However, Ateneo maintained that they complied with this mandate.

On January 5, the CBA administration panel released a statement in response to AEWU’s open letter.

“As of this time, only 14 AEWU members receive minimum wage, as they are new employees and their salaries have been adjusted accordingly in compliance with the new minimum wage,” the statement said.

Administration also said that the average monthly salary of AEWU members is at Php 27,000, and that “some 58% of AEWU members have salaries between Php 20,001 and 40,000, and 4 AEWU members (with 30 years of service or more) earn more than Php 88,000 per month.”

Ateneo also said that as of June 1, the union is comprised of 246 members, making up 34.45% of the non-academic staff and 7.91% of the overall employee population.

The administration then pointed out that AEWU’s demand amounting to Php 40.6 million for Fiscal Year (FY) 2017-2018 and Php 45.5 M for FY 2018-19 would comprise “47% of what is earmarked for the whole university.”

Moreover, Ateneo claimed that the Php 85+M asked by AEWU for the remaining two-year period of the five-year CBA will leave Php 96+M for the University’s 2,683 other employees.  

Ateneo also said that they submitted a counterproposal during a conciliation conference on December 21, increasing their initial offer of 4.72% to 5.91% by Year 4 and 5.39% by Year 5 of the Tuition Incremental Proceeds (TIP).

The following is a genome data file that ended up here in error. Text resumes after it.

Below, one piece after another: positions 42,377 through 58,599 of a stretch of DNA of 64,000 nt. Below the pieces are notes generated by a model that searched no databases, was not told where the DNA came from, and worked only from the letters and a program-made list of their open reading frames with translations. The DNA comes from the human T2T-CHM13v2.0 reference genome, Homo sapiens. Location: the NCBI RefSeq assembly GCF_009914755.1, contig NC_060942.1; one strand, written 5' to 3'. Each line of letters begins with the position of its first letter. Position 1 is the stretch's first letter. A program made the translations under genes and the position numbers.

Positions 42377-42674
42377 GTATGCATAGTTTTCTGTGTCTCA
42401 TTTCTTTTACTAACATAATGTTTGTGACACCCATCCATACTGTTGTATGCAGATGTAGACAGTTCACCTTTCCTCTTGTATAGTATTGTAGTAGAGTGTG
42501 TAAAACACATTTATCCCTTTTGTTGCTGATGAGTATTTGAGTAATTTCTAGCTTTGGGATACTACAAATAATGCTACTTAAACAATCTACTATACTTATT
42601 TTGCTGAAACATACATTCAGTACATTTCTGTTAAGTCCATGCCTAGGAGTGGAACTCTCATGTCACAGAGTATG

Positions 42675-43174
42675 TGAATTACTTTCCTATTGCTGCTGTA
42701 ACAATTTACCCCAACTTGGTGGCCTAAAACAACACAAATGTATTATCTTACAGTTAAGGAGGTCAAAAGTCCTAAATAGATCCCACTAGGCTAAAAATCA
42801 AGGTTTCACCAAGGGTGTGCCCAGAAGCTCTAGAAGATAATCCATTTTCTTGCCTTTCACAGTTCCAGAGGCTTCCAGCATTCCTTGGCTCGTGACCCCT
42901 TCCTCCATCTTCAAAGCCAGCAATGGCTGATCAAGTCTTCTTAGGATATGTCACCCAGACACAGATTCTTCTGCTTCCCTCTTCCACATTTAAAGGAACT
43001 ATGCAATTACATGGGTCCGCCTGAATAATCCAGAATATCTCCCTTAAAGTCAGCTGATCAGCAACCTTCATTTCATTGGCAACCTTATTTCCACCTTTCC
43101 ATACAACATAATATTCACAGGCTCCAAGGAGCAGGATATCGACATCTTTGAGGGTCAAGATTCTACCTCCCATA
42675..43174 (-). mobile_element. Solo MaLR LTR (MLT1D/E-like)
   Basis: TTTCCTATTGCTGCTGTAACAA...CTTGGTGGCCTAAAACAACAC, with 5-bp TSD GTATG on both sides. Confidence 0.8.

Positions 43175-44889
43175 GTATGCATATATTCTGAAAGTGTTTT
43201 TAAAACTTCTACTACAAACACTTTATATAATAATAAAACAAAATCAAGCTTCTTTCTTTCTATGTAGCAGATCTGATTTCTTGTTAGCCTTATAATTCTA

“The University reiterates that it has been negotiating in good faith,” the statement said.

Questions remain

However, AEWU said in their most recent statement that it is “erroneous and misleading” for Ateneo to claim that only 70% of the TFI is available for increases in salaries and benefits of all its employees.

Citing Republic Act No. 6728 and Department Order 15, s. 1992, AEWU explained that while these laws mandate 70% of TFI to be allocated for employees, they do not state that increases should be taken solely from the TFI.

“Hence, the 70% of the tuition fee increases is only the MINIMUM amount that Ateneo may give as increases in salaries and benefits of its employees,” the statement read.

Moreover, AEWU emphasized that “Ateneo has not denied” that the net income of its General Fund has exceeded Php 1 billion for the past three years: Php 350 M in 2015, Php 382 M in 2016, and Php 415 M in 2017.

AEWU is referring to Ateneo’s January 5 response, which stated that the balance of the General Fund consists mainly of “Restricted for Property and Equipment.”

The administration also revealed that the “not restricted” or available portion of the net income by the fiscal year-end of 2017 is at Php -26 M.

“Does being ‘restricted for property and equipment’ mean that the funds have already been spent? Or does it mean that these funds have merely been ‘allotted for property and equipment’? Ateneo does not say,” AEWU said.

AEWU then questioned why Ateneo has so much money allotted for property and equipment that it can only give its “organized employees” a general increase of a “measly” Php 275 per month–Ateneo’s “improved offer” from the previous Php 210 per month.

“Does Ateneo value ‘property and equipment’ more than its employees?” AEWU said.